“Somewhere in the middle of the entrée, they’ll throw out something revealing,” Roger told Lane, prepping him for the client dinner that he’d ultimately botch, “and you’ll want to wait until dessert to pounce on it, whatever it is. And then … you’re in a conspiracy. The basis of a quote, ‘friendship.’”
Roger, the self-proclaimed “Professor Emeritus of Accounts,” was talking about adman-client relations. But he was talking about work friendships, too, and maybe about all relationships. (“We’re supposed to be friends,” Pete said of Lane in that final elevator conversation with Don.) Roger is a cynical bastard, and in that scene with Lane he was speaking mainly about sales tactics, but his words illuminated Mad Men’s detached and skeptical approach to characterization. For the most part, the show just hangs back and watches its characters say and do things. Except for the occasional too-on-the-nose line, the series tends to editorialize with camera angles and cuts rather than in dialogue, unless it’s indulging in a dream sequence or rare narrated scene (such as the one that ended this episode: secret sci-fi master Ken Cosgrove starting a new, “realistic” story that seemed inspired by Pete’s suburban despair).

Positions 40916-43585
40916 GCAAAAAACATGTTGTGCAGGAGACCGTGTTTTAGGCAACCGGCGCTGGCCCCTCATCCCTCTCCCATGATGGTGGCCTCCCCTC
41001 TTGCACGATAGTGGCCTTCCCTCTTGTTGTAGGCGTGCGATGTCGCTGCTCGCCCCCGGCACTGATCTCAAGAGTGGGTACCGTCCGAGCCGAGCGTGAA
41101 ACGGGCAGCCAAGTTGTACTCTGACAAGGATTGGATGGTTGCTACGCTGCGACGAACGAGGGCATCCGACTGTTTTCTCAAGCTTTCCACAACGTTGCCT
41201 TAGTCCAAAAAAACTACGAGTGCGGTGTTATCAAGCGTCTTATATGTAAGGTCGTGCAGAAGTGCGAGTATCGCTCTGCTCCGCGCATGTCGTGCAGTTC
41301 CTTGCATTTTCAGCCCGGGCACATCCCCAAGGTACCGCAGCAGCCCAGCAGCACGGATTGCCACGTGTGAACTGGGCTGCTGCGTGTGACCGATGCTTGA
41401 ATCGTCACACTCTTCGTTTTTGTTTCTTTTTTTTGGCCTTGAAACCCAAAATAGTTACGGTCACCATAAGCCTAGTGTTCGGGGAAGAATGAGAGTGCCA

The point of this is to encourage us not just to watch the show but scrutinize it, as one might scrutinize opponents in a poker game or participants in a trial. We’re always on the lookout for deceptions and self-deceptions, and we’re always aware of the gap between how characters see themselves (or wish that others would see them) and who they really are. The Sterling Cooper Draper Pryce ad campaigns aren’t the only illusions being created within Mad Men’s narrative in order to sell something. All of the show’s major characters are engaged in active or passive conspiracies with themselves or others. Think of Don’s secret identity as Dick Whitman and his latest identity as a monogamous, sober, responsible citizen (which I expect to crack soon); Peggy and Pete’s secret love child, which hovers over every interaction that either has with children; Joan’s identity as a humble wife, homemaker, and mother, which she recently sloughed off so that she could return to her first love, the office; etc. As Deborah Lipp writes of “Signal 30”: